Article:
Downhome's Grant Loveys recently visited the workshop of a man we've dubbed the "Shoal Harbour inventor." Oliver Vardy spends his days thinking up and constructing new and unique musical instruments. Perhaps the most unique is an invention that Oliver calls the Melody Chord Harp. It is essentially a combination of guitar, harp an...
Out of This World
From our vantage point, Newfoundland looks very small. The Gaff Topsails, hundreds of square kilometres of stunning west coast land covered in snowdrifts so immense they resemble dunes, is just a small white smudge on the province's grey-green face - like a spoonful of sugar dumped on a slab of speckled granite. Newfoundland's innumerable ponds are, from here, no more than a collection of icy spots connected by threads of river winding chaotically around hills
Finding Your Roots Online
Although they are defined differently, the terms "genealogy" and "family history" are often interchanged. Genealogy refers to tracing family lineages for a family tree. Family history, on the other hand, is much broader and includes biography information, pictures, letters and other documents associated with a person or family. Both are very demanding tasks, often requiring extensive research. Like most tasks, they begin with a desire and a plan and then a knowledge of the resources
Making Ugly Music
As Dale Jarvis explains in the December 2012 issue of Downhome, the traditional Newfoundland ugly stick may have its roots somewhere off The Rock. "Similar percussion instruments were known in Europe as far back as the 16th century. British Army marching bands used a stick covered with bells called a 'Jingling Johnny' into the 19th century. Today in England, folk musicians play a version of the ugly stick called a 'Mendoza' or 'monkey stick.' In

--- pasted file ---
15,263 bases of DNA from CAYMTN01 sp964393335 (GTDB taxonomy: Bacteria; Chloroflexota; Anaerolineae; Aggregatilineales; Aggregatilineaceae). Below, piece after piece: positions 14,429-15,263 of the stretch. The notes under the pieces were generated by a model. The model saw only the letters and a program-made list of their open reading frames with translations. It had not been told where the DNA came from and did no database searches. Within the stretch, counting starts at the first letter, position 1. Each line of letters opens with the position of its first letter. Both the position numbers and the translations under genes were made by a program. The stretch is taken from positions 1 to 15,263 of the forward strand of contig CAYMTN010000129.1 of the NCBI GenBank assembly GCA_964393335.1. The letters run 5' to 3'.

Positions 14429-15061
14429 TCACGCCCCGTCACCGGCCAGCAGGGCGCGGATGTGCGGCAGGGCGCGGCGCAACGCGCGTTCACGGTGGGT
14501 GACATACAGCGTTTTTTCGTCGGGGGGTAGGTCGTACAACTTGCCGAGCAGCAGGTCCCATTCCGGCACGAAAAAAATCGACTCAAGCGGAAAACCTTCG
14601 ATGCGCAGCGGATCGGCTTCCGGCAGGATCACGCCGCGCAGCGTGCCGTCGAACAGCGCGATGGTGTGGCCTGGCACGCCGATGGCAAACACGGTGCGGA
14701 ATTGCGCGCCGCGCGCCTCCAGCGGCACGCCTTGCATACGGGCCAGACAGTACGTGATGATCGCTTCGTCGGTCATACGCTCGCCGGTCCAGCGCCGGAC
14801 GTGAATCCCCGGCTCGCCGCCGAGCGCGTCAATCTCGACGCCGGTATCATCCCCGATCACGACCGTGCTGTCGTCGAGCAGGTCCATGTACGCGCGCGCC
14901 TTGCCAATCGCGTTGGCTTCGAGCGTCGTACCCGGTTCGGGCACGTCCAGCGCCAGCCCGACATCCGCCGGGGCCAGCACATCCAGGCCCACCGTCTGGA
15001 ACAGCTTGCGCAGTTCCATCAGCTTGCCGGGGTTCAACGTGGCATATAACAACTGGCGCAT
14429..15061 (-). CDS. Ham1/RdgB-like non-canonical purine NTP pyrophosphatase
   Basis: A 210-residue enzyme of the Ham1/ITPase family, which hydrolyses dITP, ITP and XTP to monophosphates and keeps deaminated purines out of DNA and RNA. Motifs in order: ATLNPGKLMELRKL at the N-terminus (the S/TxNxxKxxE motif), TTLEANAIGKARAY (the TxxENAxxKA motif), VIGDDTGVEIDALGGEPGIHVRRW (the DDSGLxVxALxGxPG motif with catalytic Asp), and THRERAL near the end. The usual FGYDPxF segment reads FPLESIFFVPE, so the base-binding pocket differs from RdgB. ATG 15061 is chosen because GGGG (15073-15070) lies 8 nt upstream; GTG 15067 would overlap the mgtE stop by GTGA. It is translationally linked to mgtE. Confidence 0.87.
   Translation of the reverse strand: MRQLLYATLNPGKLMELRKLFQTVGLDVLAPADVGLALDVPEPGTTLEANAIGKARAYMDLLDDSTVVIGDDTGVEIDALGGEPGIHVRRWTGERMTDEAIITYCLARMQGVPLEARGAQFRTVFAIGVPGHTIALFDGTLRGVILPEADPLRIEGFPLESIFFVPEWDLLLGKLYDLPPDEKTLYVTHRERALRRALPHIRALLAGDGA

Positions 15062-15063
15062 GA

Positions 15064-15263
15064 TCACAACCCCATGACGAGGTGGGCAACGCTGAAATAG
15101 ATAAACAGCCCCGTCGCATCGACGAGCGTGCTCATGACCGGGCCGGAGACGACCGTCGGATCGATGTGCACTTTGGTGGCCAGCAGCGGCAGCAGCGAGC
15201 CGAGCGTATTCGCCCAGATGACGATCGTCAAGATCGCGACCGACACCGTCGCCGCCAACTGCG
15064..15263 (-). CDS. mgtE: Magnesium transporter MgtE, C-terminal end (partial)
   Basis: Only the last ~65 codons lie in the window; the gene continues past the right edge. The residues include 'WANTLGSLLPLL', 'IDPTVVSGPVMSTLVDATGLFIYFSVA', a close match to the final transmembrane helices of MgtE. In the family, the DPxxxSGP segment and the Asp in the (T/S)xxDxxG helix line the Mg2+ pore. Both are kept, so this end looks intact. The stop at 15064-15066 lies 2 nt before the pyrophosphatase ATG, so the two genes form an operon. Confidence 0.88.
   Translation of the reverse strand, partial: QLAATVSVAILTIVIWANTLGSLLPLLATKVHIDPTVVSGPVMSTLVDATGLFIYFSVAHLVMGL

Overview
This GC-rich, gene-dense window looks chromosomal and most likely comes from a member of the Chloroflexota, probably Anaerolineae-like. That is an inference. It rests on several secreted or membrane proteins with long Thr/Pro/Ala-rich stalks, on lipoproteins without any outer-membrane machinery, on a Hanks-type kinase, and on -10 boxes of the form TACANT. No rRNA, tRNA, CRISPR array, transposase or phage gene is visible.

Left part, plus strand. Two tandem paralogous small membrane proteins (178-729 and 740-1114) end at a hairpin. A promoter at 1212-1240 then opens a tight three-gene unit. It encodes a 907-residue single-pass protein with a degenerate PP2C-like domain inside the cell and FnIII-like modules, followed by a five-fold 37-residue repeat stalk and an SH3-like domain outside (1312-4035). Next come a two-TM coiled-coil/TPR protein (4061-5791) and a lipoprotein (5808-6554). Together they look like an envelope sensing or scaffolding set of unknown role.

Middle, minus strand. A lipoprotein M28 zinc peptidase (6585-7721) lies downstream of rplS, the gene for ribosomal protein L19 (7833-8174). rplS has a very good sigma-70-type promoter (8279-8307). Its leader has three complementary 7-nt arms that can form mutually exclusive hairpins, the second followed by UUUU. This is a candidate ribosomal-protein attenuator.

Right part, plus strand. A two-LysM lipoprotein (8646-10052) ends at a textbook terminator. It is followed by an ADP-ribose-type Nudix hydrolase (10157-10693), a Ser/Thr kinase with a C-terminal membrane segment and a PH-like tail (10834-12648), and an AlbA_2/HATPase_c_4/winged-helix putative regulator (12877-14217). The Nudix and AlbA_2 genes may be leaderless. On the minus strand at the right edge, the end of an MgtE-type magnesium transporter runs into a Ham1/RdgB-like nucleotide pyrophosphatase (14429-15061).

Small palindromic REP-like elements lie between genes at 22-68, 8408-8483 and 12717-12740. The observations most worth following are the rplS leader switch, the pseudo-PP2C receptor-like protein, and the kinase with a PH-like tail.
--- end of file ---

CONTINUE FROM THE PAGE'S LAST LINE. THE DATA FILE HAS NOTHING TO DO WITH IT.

Newfoundland and Labrador Paranormal By Kirsten Joy
Call me crazy, but I'm a long-time believer in the paranormal. How could I not be? I grew up in the Mockbeggar area of Bonavista, a historic, ocean-hugging part of town well known for spooky activity. Another house I lived in, in nearby Elliston, was separated from an old graveyard by just a few trees. The creepy experiences I grew up with led one of my more logical friends to
The first time I saw black-and-white photos of a frozen St. John's harbour, I remember marvelling at the image of young boys strolling across wide pans of ice in the same place where I'm used to seeing cold, black water. In a way that any politician's rhetoric or environmentalist's warning could never do, those pictures made me think about the impact of climate change. Seeing them brought to life those grandfatherly
Off the Record
In the April issue of Downhome, Linda Browne chats with Robert Williston, curator of The Museum of Canadian Music™ and owner of the largest private collection of Canadian music artifacts in the world. Several years ago, Robert began contributing music reviews to Kevin McGowan's blog It Came From Canada (click here to visit), starting with a couple of classic Newfoundland albums.
To read more about Robert and his music collection, check
5 Awesome Moose Videos
These five videos might just give you a different perspective of the majestic moose that roam our highways and meander through our backyards. From destructive nuisances to playful friends, these creatures definitely have distinct personalities. Enjoy!
How a Moose Gets Groceries
A Moose's Best Friend
Lighthouses of Atlantic Canada
Over the last few months, we've been putting the call out for your best shots of the grand and beautiful lighthouses that dot the coastlines of the Atlantic Provinces - and you heard us! Check out the September issue of Downhome, where we showcase what we felt were the winning entries. Thank you to everybody who submitted. Here are some more of those great lighthouse photos.